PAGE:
Following Laffite's expulsion from Galveston, settlers from the West Indies began to arrive. Within a few years, Galveston became principal port to the Republic of Texas.
Galveston was declared a Port of Entry in 1825 by Mexico and a customs house was established. The City served as capital of The Republic of Texas when President David G. Burnett and his cabinet were forced to abandon the interior at the time Sam Houston's forces met and defeated the Mexican army at San Jacinto in 1836.
Michel B. Menard purchased what is now the present site of Galveston from the Republic of Texas in 1836 for $50,000.
Galveston County was created in 1838 by an act of the Texas Congress. The city of Galveston was incorporated in 1839.
During the next decade, Galveston shared in the rapid growth and development of Texas. Churches were established and banks were founded. The Galveston News began publication and the first Federal Count in Texas was established. The City was soon to become the most important cultural and commercial center in the State.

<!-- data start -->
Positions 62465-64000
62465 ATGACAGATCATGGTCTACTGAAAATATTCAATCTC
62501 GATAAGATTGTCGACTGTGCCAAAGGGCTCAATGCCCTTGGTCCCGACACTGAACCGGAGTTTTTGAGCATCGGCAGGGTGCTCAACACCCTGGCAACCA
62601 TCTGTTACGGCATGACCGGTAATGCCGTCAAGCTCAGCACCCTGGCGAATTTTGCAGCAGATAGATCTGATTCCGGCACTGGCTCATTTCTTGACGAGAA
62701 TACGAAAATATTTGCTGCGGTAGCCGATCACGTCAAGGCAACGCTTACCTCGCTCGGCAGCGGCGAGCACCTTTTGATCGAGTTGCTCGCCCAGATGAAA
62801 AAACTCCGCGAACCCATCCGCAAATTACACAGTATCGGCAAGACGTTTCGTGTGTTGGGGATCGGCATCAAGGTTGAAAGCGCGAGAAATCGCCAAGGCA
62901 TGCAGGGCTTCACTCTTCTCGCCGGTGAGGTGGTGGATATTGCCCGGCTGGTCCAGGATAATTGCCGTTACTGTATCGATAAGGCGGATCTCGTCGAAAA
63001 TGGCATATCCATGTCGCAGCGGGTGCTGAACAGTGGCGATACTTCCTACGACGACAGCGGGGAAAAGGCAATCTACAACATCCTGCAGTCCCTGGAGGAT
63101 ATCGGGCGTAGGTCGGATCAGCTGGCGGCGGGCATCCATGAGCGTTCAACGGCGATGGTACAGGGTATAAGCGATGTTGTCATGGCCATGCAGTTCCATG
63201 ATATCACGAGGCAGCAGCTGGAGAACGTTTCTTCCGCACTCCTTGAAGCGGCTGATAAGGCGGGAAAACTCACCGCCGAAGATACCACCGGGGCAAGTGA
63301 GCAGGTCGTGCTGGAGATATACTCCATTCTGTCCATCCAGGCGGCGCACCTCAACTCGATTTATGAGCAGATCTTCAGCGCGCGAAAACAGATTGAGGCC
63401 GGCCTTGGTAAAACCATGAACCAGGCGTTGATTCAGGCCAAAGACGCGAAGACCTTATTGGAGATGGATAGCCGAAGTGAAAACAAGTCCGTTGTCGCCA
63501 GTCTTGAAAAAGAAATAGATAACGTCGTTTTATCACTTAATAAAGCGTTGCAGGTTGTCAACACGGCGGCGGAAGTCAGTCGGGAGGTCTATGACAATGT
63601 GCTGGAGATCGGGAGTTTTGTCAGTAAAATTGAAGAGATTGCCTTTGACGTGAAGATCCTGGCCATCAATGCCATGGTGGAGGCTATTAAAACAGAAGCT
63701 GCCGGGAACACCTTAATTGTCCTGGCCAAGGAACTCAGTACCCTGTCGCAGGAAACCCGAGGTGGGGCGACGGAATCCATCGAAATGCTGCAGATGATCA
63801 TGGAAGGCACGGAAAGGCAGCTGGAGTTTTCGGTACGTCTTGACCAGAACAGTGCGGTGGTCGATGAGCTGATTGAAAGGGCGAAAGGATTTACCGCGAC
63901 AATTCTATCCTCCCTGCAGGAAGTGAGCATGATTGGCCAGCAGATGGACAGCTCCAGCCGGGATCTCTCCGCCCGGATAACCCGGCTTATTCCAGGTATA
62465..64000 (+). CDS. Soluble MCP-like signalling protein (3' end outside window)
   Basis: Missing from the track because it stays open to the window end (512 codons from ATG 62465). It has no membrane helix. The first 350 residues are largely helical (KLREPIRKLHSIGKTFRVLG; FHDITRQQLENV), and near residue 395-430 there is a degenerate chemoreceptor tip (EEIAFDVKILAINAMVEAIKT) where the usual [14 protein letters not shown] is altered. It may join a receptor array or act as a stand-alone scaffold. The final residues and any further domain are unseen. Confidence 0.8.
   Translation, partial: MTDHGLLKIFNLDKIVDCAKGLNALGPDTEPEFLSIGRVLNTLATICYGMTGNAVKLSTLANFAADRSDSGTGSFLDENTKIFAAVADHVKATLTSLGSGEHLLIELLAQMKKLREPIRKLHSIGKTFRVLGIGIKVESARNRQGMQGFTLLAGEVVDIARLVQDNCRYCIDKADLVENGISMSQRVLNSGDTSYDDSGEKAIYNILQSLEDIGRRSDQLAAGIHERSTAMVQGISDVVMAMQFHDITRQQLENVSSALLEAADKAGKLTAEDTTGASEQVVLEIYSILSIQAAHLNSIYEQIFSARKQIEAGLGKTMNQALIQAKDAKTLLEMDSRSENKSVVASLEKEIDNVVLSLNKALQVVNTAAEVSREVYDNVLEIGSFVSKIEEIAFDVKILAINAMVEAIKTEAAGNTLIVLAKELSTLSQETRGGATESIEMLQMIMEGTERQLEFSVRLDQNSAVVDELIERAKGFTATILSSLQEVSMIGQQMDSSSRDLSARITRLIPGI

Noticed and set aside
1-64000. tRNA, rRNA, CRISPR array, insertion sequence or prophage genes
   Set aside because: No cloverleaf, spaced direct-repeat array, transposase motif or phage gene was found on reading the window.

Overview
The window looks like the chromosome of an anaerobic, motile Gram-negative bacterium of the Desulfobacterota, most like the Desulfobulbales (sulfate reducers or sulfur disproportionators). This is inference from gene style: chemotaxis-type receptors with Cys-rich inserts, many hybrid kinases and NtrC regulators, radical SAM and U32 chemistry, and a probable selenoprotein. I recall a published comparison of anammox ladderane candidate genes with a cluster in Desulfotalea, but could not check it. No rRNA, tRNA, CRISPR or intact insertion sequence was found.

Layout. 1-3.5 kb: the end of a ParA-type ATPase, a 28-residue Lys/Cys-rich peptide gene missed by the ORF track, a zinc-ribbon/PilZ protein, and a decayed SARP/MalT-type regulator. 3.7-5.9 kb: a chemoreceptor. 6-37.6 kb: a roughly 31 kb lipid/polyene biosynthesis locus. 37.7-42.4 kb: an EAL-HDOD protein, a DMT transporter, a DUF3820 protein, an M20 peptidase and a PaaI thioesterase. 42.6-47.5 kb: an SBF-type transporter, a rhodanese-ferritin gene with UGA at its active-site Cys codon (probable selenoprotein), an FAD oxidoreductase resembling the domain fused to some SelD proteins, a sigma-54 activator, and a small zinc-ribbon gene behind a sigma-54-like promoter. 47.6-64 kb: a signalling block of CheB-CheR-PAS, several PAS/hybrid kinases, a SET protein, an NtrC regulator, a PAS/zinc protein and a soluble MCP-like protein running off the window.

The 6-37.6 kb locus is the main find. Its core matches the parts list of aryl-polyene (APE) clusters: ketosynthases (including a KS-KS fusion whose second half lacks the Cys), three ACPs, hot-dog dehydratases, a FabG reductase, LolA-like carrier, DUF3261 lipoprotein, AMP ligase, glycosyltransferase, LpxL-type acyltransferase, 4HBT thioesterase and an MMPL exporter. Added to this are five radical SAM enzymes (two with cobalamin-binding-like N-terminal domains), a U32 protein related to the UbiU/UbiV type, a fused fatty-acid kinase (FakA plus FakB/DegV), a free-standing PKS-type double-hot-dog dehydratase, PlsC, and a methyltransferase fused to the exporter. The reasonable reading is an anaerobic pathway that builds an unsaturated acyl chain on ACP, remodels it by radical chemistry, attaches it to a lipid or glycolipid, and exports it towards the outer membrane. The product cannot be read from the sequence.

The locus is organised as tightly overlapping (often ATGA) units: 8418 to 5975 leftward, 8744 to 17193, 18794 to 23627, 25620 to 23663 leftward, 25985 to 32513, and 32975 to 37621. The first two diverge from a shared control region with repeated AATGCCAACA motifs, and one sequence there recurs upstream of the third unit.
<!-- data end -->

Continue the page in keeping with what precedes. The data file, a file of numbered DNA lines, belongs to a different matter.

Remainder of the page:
In 1858, trackage of the Galveston, Houston and Henderson Railroad was completed between the island and Houston.
By July 1861, the Federal blockade was extended to Texas. Confederate forces evacuated Galveston in October, 1862, but in 1863, with General John Bankhead Magruder in command, the Confederate forces occupied the City, capturing four vessels and some 300 Federal troops. The Confederate forces remained here until the end of the Civil War.